The activities discussed were created by the author for an upper level technical writing elective, though students came from broader disciplinary backgrounds, such as English, psychology, and engineering, amongst others. They were grouped into various categories, starting with the View history, to understand the overall page makeup with elements of the writing process, notion of authorship, and history of how certain articles developed. The Talk page was explored through writing as a process, citations, and the exploration of idealogical language usage. The Edit function was explored through writing within community guidelines, writing for readers, and how to write within a wiki environment. Finally, assessment activities were discussed, many of which took the form of student reflective writing on their learning experiences. While the student activities originated within a course on technical writing, they included valuable lessons that involved learning about power and authority and how they manifest through writing. It seems many of these suggestions and experiences may be readily translated into other academic areas within higher education for related benefits.

“When the World Helps Teach Your Class: Using Wikipedia to Teach Controversial Issues”

Reviewed by Piotr Konieczny

“Teaching with Wikipedia” is becoming increasingly a norm – perhaps not as ‘a very common activity’, but common enough that there are thousands of courses doing it, and dozens of academic papers reviewing the effectiveness of this approach. A paper[5] recently published in PS – Political Science & Politics discusses educational benefits of teaching about controversial issues through the case study of one of such assignments, involving students writing Wikipedia articles on a topic related to inequality for the course taught by the author (a 2015 Kent State University upper-division writing-intensive seminar in political science titled “The Politics of Inequality”). The author, familiar with materials released by the Wiki Education Foundation, followed many recommended ‘best practices’, such as dedicating class time to teaching students about both Wikipedia editing how-to, and the site’s policies related to article quality.

The author found Wikipedia editing environment conductive to peer reviews. Students appreciated the collaborative nature of the project, enabling peer reviews of one anothers work, and understood and were motivated by the fact that their work was intended for the wider world and had long term impact, extending beyond the immediate duration of the course. Most crucially, Wikipedia’s neutrality policy posed an interesting challenge for the students, who had to find reliable sources to back (or challenge) their views. The biggest challenge, unsurprisingly, “Wikipedia’s clumsy interface and formatting”. In the end 85% of the students found the assignment useful. The author likewise found the experience helpful, noting that the assignment “yielded generally positive results”. Unfortunately, despite the author’s positive conclusions regarding this teaching activity, it seems that this (2015) course has been the first and last course using ‘Teaching with Wikipedia’ approach by the author.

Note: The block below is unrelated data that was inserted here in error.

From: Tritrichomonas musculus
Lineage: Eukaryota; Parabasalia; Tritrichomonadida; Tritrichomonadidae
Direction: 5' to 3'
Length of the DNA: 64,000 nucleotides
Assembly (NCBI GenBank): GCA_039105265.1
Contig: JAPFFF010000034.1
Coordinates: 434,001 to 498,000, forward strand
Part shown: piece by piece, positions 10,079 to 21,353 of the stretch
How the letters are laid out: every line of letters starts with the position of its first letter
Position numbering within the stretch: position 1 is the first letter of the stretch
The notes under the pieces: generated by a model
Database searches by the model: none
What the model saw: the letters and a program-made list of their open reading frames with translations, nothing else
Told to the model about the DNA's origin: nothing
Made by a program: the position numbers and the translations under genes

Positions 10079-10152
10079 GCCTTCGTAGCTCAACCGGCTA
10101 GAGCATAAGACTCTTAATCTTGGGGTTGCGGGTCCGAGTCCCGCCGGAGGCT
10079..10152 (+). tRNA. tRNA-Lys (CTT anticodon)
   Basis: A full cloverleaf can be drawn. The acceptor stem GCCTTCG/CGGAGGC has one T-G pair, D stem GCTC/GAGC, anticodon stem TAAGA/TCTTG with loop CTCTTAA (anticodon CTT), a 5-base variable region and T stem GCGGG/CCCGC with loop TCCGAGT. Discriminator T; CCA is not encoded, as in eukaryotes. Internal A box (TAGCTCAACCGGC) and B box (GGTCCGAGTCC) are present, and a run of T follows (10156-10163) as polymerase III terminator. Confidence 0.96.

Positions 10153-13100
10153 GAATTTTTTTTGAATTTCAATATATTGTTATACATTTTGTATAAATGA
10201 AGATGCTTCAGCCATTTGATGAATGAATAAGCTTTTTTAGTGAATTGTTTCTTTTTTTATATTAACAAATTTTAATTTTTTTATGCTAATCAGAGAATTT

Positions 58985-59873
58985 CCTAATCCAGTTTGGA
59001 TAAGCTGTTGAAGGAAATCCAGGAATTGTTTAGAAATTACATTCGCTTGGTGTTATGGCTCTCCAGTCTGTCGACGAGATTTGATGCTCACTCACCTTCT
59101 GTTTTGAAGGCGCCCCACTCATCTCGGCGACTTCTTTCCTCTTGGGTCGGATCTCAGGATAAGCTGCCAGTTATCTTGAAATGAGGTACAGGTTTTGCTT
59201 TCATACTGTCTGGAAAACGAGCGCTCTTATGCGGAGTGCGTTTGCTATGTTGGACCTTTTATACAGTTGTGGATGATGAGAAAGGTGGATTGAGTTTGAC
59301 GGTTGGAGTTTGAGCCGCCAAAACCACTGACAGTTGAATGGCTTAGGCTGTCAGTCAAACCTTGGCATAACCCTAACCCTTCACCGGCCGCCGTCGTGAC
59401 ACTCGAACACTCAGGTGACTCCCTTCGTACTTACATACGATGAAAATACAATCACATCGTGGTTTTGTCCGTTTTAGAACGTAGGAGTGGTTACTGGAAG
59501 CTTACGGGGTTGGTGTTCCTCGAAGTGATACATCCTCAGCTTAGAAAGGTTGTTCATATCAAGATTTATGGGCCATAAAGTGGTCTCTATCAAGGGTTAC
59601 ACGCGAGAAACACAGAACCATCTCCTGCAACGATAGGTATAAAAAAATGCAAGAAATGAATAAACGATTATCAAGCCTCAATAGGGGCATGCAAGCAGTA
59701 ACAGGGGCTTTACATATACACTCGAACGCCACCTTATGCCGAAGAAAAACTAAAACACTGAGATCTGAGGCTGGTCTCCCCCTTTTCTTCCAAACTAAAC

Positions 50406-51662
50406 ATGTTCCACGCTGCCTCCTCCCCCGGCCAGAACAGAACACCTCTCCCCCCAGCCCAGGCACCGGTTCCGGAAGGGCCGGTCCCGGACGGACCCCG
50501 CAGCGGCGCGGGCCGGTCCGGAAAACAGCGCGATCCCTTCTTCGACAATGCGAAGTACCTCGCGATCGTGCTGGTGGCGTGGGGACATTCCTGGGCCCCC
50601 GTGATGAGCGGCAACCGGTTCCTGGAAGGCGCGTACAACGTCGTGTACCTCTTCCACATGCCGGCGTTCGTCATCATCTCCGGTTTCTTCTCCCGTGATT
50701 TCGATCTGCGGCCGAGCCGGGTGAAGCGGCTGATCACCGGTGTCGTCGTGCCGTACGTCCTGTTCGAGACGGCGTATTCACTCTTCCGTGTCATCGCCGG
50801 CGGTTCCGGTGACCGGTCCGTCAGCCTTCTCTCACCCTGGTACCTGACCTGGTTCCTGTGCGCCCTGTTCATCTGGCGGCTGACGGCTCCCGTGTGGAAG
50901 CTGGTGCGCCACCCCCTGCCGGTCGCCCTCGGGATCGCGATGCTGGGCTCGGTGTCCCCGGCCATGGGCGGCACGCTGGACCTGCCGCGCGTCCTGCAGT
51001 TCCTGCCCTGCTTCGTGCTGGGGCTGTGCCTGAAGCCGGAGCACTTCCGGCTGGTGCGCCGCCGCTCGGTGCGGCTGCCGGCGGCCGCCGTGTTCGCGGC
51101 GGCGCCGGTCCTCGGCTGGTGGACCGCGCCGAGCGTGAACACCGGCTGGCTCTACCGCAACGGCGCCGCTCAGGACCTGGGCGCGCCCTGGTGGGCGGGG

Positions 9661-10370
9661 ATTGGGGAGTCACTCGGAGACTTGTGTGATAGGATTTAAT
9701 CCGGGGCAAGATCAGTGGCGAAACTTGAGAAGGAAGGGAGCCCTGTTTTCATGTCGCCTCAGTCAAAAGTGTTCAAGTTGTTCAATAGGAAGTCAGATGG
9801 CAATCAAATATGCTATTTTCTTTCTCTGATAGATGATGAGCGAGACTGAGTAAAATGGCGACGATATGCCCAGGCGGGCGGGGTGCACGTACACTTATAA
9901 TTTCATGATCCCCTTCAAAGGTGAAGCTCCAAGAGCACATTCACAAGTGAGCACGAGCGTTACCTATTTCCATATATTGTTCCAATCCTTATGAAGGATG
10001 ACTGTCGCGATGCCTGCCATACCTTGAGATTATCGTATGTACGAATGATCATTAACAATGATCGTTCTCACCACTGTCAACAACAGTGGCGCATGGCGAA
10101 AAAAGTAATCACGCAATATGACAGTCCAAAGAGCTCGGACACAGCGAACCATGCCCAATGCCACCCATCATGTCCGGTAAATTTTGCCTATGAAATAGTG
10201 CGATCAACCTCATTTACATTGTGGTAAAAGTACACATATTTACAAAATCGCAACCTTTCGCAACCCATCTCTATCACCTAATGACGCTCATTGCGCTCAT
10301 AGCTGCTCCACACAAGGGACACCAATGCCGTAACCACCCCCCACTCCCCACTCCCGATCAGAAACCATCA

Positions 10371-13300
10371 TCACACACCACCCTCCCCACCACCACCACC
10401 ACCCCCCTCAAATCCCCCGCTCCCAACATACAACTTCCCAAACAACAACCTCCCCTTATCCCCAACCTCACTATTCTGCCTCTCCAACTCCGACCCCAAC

On a final note, the paper includes the detailed syllabus and supporting materials used to develop this activity for a course, helpfully facilitating the reuse of this project by other instructors. It is also commendable that the supplementary materials included the course name and Wikipedia course page.


Running the numbers

reviewed by Barbara Page

This study is a fascinating description of what data can do when Wikipedia biographies are compared against time and place. The articles of notable people were correlated to time and geodata. A ‘center’ was determined about which the biographies exist. Currently this ‘barycenter’ oscillates between Morrocco, Algeria and Tunisia. One example of how the data was used was to compare the changes in human lifespan across the centuries from 60 years in the 1400s to 80 years in the 1900s. The changes in arts, literature and women’s biographies relative to sports biographies is not surprising. The ratio of more current biographies of women, artists and sports people impact more recent data.[6]


reviewed by Barbara Page

Scientists are influenced by Wikipedia and Wikipedia in turn influences the literature. Two articles Circadian clock and Circadian rhythm, their editing histories and ‘debates’ were examined over a period of ten years. Those conducting the study evaluated the influence that ‘ground-breaking studies’ had on the development of the topic. The problems that the scientific community has with Wikipedia content and editors were also described.[7]

Conferences and events